Every new musical expedition undertaken by tenor saxophonist JD Allen serves to solidify his reputation as one of the finest, most adventurous young musicians playing today. Victory!--a superb collection of short works--is no exception. With a gently swinging, ponderous vibrato he weaves his way into territory that he has charted for himself. The rebellious yell of his voice finds fortuitous echo in the elemental sadness of the blues, the solemnity of gospel and ultimately in the joyful recapitulation of life itself. Allen plays in phrases and musical sentences that are moist and somewhat short, but always interconnected in a Hemingway-like ...read more
Many artists seem to move rapidly through different ensemble configurations, as if they're trying to finish off a career to-do list. While it's true that artistic reinvention using various instrumental formats--whether it be an organ group, big band project or Jazz Messengers-style outing--can help an artist gain notice in the trade magazines, using these formats as quick pit stops along the press trail can make for a shallow career that lacks in artistic depth. When an exceptional artist is willing to take the time to fully explore a specific format, like the saxophone-bass-drums trio, and develop an ensemble identity, it's ...read more
J.D. Allen Trio Bohemian Caverns Washington, DC February 27, 2010Saxophonist JD Allen's music is an outgrowth of the mystical and transcendental experimentation key jazz musicians undertook in the sixties and seventies. However, unlike many contemporary performers who explore this tradition as a stylistic choice, perhaps driven by admiration for Coltrane's sound, Allen's exploration of this style is founded in his personal experience, musical direction, and deep spiritual sense.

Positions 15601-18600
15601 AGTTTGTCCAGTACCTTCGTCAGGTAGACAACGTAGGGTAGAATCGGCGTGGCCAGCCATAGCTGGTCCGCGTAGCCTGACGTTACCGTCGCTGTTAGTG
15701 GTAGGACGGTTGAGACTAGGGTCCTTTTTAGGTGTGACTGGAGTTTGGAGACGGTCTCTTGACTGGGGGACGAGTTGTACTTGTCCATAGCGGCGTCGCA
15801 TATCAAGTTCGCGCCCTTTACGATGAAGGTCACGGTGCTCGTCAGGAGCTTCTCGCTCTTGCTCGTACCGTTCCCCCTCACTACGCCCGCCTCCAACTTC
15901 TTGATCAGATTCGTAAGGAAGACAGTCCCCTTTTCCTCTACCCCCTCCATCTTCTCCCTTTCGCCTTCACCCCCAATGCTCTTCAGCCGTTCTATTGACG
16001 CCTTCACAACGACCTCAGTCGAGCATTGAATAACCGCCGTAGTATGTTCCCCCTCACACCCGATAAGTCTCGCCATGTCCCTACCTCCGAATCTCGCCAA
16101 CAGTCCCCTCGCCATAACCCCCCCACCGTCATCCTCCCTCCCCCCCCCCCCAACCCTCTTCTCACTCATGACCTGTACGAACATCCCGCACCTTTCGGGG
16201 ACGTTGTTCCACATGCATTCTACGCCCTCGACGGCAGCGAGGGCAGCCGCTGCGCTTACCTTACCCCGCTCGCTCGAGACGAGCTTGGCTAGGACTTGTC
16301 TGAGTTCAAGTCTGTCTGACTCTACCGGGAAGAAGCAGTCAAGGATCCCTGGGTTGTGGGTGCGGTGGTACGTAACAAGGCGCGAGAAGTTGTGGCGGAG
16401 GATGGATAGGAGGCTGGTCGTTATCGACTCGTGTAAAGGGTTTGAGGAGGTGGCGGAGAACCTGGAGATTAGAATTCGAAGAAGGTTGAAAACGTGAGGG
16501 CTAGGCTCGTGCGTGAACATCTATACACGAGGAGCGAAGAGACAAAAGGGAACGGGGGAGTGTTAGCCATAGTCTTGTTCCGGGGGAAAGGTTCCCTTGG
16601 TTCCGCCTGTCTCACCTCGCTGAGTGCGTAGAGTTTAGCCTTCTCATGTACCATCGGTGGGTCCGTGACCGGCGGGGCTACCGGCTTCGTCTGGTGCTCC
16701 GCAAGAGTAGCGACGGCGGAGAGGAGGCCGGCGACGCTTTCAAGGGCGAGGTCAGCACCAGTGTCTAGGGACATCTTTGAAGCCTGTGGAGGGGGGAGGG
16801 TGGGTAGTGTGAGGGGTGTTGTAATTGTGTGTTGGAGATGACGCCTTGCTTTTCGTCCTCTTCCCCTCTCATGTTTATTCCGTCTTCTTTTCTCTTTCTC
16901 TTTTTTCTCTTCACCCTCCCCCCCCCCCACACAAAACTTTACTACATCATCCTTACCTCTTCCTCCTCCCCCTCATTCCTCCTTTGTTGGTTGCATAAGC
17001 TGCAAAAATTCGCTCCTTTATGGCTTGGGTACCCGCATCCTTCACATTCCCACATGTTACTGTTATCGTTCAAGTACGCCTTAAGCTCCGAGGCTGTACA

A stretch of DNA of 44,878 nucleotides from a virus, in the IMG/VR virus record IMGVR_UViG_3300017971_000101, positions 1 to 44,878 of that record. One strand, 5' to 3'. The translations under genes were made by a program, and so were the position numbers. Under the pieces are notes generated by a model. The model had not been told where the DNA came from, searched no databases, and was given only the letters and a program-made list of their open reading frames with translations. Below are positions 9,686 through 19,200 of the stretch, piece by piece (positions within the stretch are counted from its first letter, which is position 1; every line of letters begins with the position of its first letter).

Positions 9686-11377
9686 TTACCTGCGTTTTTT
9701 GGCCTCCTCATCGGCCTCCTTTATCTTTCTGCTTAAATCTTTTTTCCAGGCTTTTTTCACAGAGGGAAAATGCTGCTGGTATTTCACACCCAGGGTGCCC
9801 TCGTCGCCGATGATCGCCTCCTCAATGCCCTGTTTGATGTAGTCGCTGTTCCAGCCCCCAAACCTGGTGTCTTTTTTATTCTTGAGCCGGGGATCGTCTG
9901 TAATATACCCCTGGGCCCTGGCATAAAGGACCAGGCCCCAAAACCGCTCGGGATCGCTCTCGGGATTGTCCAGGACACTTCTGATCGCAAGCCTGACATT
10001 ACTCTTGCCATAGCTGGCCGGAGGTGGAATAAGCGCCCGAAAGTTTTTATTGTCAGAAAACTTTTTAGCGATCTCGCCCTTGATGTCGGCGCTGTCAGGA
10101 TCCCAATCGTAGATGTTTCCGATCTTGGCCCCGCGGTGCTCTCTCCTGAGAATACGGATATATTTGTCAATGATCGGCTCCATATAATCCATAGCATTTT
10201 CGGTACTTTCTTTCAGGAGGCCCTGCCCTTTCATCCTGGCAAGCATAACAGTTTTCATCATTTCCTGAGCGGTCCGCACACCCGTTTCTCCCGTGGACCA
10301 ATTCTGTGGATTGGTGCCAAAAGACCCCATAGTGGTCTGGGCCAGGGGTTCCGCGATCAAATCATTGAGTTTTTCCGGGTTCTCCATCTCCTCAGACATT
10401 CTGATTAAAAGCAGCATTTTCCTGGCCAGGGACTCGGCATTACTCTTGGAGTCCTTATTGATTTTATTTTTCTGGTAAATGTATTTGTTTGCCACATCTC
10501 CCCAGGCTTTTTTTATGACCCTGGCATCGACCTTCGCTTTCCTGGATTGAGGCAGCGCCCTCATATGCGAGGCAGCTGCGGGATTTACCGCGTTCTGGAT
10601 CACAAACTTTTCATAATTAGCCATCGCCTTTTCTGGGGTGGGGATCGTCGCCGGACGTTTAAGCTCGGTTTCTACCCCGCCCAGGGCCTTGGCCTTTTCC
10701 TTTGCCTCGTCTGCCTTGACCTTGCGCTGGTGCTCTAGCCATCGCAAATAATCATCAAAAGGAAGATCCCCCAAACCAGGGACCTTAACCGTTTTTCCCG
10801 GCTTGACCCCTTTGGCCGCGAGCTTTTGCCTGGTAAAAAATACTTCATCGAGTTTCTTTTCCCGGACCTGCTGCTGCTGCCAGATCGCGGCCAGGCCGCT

When I am on the stage I am not actually thinking [about God]. But in the preparation, that is something I consider," stated ...read more
Shine! is the second Sunnyside release by saxophonist JD Allen and his trio with bassist Gregg August and drummer Rudy Royston. A Detroit native, Allen has been based in New York for quite a few years now, working with bassist Ron Carter, saxophonist David Murray, trumpeter Lester Bowie and drummers Jack DeJohnette and Cindy Blackman. Allen's assertive tone and the openness of his orchestration maintain a distinct, focused directionality on each track. Son House," Marco Polo" and Variation" call to mind the entire tradition of sax/bass/drums trios, from Sonny Rollins to Steve Lacy to David Murray. The ...read more
The unfettered joy of listening to J.D. Allen's Shine comes from being reunited with the blues and spiritualism of modern Afro-American saxophone music. This kind of feeling and emotion all but died with John Coltrane. Arguably only a handful of players such as Pharoah Sanders, Archie Shepp and, perhaps, Dewey Redman kept those flames alive. And then there is that thing that tenor saxophonists do with their horns, namely to create an imaginary being--the saxophonist's alter ego, his personality--literally from mouthfuls of air. Allen's is one that is wise beyond his years. It seems that through the wind of his ...read more
It's impossible to be an impostor at the gambit in which J.D. Allen's trio is participating. His jukebox length compositions either hit or have the possibility to miss badly.
Luckily, he has released a second trio album of all bull's-eyes.
Shine! follows the pattern established on I AM I AM (Sunnyside, 2008). Allen writes, and his trio performs short-ish, three, four, and five minute compositions that are the musical equivalent of the two-minute drill in football, maybe even sudden death.
But maybe this has gone too far.
His concept is to hit ...read more
Playing from the heart, creating and improvising from within, jazz music's mantra continues to espouse that honesty is the best policy." This is heard and felt when listening to saxophonist J.D. Allen's I Am I Am. In an insightful and inspirational interview, the artist gives light to what makes his music forthcoming and real. Allen's been around for a bit. This is his second recording as a leader, following Pharoah's Children (Criss Cross, 2002). Gaining momentum as a leading voice, he's been heard on Gerald Cleaver's Detroit (Fresh Sound New Talent, 2008) Cindy Blackman's Music For The New ...read more